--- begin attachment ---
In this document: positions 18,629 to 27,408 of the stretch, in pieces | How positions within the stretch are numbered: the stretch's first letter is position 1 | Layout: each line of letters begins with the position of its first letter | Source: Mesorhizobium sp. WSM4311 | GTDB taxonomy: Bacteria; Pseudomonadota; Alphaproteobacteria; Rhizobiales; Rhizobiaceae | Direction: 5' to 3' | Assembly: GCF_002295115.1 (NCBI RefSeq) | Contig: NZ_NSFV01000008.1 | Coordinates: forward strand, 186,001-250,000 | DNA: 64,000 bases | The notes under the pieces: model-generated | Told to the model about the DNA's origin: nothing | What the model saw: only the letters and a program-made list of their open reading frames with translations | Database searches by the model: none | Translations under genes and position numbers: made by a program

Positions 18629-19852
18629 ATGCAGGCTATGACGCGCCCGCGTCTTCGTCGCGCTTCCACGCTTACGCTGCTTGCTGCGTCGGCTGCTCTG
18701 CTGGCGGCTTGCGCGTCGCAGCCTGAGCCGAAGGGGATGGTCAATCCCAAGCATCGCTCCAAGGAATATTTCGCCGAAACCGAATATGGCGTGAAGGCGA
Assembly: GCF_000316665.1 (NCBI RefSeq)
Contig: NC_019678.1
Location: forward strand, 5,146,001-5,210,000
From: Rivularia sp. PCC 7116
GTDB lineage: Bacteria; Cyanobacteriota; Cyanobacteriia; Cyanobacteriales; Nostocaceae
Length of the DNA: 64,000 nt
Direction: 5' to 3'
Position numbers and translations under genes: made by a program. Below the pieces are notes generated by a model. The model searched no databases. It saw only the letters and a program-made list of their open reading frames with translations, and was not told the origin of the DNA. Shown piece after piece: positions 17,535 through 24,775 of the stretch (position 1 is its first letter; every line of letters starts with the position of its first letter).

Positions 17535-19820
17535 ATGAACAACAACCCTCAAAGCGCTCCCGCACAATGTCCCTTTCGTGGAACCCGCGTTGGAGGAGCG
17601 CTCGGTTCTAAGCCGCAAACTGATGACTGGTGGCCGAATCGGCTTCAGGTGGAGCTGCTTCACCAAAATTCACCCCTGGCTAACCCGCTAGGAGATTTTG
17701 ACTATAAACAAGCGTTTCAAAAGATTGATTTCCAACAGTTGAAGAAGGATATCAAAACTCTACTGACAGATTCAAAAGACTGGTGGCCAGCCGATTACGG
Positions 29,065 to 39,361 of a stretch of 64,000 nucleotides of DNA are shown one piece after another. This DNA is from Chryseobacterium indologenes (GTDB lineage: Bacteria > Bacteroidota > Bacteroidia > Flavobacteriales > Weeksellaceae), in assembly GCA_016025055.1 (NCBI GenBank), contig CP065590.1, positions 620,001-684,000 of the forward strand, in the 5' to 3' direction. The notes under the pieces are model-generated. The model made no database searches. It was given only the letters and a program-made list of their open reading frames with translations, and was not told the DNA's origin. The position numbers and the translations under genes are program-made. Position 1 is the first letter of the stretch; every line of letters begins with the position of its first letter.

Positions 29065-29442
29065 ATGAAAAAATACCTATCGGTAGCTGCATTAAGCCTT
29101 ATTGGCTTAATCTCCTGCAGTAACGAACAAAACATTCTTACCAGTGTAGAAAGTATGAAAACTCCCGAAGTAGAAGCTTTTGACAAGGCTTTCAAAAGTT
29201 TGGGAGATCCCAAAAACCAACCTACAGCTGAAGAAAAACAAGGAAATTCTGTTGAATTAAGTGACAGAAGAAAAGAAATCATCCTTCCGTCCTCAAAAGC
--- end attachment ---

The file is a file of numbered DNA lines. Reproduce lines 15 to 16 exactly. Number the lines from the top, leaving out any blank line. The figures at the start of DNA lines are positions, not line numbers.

17601 CTCGGTTCTAAGCCGCAAACTGATGACTGGTGGCCGAATCGGCTTCAGGTGGAGCTGCTTCACCAAAATTCACCCCTGGCTAACCCGCTAGGAGATTTTG
17701 ACTATAAACAAGCGTTTCAAAAGATTGATTTCCAACAGTTGAAGAAGGATATCAAAACTCTACTGACAGATTCAAAAGACTGGTGGCCAGCCGATTACGG